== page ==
I'm back, if you missed me (and even if you didn't) after a long-awaited visit from my sister and brother, and their respective spouses, all the way from my (our) home turf in the great state of Texas, which I love dearly. It was good to see them; we don't see much of each other at all these days, mostly weddings and funerals, because of the distance from here to there, so we always want an opportunity to be well-enjoyed by everyone. Unfortunately, due to the significant level of chaos caused by the millions of fires (seems like that many, anyway) burning across Northern California at present, we didn't get to do the wine country tour they had been looking forward to, and I'm sorry for that. I hope we get a chance to do it for them sooner rather than later.
Moving on, I have to take an opportunity to vent some steam toward a handful of my professional brethren, who continue to put the golf industry in the crosshairs of environmentalists and conservationists (and lots of other people, as well) by way of their unconscionable waste of water during times of drought when tens of thousands of Westerners can't get enough water to perform some of life's most basic functions. I have in front of me an article by Brandi Shaffer published several days ago by Club and Resort Business magazine in an online posting, which highlights the fact that the Phoenix area golf community of courses (Maricopa County) were found to have used an average of slightly more than 80 million gallons of water per day in a 2010 US Geological Survey report, which is more than twice as much as the second place water guzzler, Riverside County (California), at least according to this article. I would tend to believe that Ms. Shaffer is accurately reporting the survey's findings, since C&RB has proven reliable in the past. This report is compiled every five years according to the AP so we should see an updated version in the near future, which will, we can hope, reflect a substantial reduction in that number as superintendents, boards, and management companie respond to the worsening crisis caused by the devastating drought impacting the western states.I feel certain that this will be the case, because at heart most professional property managers in the golf industry are responsible individuals who are conservationists at heart. Most of them will, if allowed to do so, and if funds are available, do as many of the things that they know will reduce their property's demand for water as possible and practical. Taking certain areas off the irrigation grid and allowing them to return to native grasses and other vegetation, installing more drought-tolerant turf cultivars, eliminating some "aesthetic" water features, increasing mowing heights in some areas, as well as at least a dozen other initiatives on the part of course owners and managers can have significant positive impacts on water consumption with absolutely no decline in playing conditions (and many times conditions are improved through these actions). I know that there are a lot of people scrutinizing the activities and actions of those of us in the golf industry each and every day, as they should, and articles like the one I've just highlighted only serve to enhance that scrutiny. Therefore, I urge each of my fellow industry professionals to do all possible, and to proselytize relentlessly, to persuade those controlling the purse-strings and making decisions regarding policy and planning, to find new, more, and better ways to manage our resources and be better citizens. Our game has struggled with image in the past, and still does at times, but it's changing as the public becomes more aware of the initiatives and day-to-day efforts of golf facilities to lead and innovate as we work our way through these times and position ourselves for the future, so let's turn up the volume.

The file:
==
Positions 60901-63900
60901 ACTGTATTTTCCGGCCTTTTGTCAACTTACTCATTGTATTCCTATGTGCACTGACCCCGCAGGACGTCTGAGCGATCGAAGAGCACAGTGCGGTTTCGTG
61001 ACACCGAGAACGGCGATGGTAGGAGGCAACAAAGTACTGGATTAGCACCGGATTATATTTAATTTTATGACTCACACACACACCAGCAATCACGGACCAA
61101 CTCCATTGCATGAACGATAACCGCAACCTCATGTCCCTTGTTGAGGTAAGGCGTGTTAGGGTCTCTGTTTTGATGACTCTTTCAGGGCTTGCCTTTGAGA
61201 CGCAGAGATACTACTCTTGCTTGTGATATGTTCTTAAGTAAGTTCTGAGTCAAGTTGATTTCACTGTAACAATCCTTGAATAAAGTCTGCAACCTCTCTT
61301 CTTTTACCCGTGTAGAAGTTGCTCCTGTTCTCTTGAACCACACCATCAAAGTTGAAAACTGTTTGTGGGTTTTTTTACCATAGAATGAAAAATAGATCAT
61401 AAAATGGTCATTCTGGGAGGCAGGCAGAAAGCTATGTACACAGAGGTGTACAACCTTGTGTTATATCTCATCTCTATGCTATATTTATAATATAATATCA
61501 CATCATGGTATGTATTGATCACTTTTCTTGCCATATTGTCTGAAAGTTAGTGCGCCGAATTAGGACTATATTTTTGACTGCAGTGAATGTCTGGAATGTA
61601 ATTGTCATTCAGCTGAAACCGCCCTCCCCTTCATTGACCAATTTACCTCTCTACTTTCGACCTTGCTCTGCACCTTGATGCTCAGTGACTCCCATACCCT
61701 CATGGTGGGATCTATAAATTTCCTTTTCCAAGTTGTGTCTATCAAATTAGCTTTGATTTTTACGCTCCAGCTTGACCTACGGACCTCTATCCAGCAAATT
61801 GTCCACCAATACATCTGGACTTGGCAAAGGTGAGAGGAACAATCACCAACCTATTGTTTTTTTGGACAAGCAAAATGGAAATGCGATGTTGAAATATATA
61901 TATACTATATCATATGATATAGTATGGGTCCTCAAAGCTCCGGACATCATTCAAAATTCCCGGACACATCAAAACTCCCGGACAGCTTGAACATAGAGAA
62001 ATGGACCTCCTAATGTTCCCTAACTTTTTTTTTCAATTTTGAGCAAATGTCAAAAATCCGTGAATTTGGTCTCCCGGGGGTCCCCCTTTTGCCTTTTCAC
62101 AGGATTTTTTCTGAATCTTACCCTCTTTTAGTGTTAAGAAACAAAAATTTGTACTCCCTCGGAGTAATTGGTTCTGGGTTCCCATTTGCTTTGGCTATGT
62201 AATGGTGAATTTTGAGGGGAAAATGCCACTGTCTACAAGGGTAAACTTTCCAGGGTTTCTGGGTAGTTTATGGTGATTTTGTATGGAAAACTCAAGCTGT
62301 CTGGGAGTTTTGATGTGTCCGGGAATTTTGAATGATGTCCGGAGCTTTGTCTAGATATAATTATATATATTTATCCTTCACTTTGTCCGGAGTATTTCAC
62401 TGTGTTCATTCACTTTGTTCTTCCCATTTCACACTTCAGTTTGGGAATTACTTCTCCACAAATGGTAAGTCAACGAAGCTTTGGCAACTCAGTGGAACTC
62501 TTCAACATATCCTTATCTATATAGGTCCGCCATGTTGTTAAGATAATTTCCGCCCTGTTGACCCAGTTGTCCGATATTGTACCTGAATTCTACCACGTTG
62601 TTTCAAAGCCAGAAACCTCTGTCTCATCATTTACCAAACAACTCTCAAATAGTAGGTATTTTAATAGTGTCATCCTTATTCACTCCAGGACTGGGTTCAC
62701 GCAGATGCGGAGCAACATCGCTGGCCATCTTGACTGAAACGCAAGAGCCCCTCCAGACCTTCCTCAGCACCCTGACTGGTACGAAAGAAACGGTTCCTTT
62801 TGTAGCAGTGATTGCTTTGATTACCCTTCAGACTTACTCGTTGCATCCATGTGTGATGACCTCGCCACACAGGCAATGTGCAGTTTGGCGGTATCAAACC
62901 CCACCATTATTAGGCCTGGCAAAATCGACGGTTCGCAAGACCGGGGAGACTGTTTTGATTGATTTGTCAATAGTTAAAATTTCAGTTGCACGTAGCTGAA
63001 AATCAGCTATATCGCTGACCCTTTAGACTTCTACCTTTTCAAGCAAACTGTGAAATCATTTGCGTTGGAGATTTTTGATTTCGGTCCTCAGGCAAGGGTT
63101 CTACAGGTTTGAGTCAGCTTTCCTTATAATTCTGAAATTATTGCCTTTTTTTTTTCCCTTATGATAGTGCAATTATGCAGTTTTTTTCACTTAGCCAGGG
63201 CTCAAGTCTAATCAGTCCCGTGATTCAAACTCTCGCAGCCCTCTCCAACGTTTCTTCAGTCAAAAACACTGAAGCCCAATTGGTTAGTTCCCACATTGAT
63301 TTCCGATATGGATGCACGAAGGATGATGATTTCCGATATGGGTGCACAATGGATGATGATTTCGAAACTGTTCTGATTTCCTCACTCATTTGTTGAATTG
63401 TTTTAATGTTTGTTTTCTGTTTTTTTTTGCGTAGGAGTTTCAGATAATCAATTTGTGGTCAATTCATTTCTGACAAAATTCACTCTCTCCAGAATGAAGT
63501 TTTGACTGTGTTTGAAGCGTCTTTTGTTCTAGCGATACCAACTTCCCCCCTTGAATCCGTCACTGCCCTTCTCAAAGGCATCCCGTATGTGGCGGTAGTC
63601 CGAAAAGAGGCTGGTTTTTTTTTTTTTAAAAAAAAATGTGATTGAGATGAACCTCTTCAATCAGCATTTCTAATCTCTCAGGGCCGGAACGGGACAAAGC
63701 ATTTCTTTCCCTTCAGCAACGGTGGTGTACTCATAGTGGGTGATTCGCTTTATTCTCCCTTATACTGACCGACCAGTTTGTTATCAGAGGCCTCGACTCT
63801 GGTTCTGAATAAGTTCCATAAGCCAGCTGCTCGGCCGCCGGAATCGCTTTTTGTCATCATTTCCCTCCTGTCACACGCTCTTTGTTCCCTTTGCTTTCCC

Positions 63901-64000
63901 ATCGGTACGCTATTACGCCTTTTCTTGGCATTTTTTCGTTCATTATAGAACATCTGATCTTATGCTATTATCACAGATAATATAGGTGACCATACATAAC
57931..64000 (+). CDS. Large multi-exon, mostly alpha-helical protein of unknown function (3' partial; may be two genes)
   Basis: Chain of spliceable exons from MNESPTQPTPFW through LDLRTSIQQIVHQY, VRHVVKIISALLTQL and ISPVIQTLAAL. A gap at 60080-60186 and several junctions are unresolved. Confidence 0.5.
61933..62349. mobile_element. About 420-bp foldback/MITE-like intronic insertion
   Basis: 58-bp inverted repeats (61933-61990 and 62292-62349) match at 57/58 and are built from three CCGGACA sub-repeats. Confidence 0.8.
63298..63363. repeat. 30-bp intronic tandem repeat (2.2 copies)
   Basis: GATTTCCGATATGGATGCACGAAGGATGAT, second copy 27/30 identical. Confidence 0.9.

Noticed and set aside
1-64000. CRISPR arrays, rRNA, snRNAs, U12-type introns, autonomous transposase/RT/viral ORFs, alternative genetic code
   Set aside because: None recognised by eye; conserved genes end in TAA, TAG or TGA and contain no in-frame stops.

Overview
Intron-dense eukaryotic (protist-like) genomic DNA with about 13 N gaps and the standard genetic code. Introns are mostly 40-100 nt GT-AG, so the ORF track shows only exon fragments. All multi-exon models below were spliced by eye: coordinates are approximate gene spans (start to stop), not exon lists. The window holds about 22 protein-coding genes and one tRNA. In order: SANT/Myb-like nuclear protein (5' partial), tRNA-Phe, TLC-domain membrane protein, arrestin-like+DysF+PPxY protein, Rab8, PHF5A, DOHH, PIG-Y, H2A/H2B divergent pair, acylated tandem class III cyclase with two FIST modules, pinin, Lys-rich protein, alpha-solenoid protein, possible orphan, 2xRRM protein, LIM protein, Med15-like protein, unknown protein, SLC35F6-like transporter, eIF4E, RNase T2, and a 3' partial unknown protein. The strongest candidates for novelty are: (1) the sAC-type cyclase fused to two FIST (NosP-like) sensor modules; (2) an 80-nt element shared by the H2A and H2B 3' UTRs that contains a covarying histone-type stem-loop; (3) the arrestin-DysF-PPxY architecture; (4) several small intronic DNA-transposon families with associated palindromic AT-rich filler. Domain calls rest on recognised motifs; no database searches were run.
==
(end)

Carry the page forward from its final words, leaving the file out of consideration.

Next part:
On a different subject, I can,t remember the last time I tasted a wine from Sterling Vineyards that really impressed me until recently, when I picked up a bottle of their 2013 Sauvignon Blanc Napa Valley.This is really tasty stuff, especially at the price ($14.95 here in Norcal, which puts it squarely in the "workingman's wine" category that we love so much ($25-28 max); problem is, it may be drying up as I'm not sure how close they may be to a vintage change. So I urge you to get in touch with your Sterling wholesaler if you're an F&B type, or just hike on down to your friendly local wine merchant's place of business if you're simply a wine lover, and pick up a bottle or two before it disappears. Bright color, a mature citrus-and- wet stones nose, and lush, firm fruit that is typical Napa-ish in character, with Meyer lemon and a long persistent finish that is perfect with chicken any way you want it, but seems particularly suited to a curry dish.Try it, you'll like it...and take care not to overchill it...
The drought marches on. although most people continue to do what they can to be responsible and continue to reduce their usage. More next time...
By the way for those of you who jumped on Chef Dan's wonderful white cheddar meal-in-a-bowl soup a couple of weeks ago, we'll see if we can't persuade him to do another contribution in the next letter.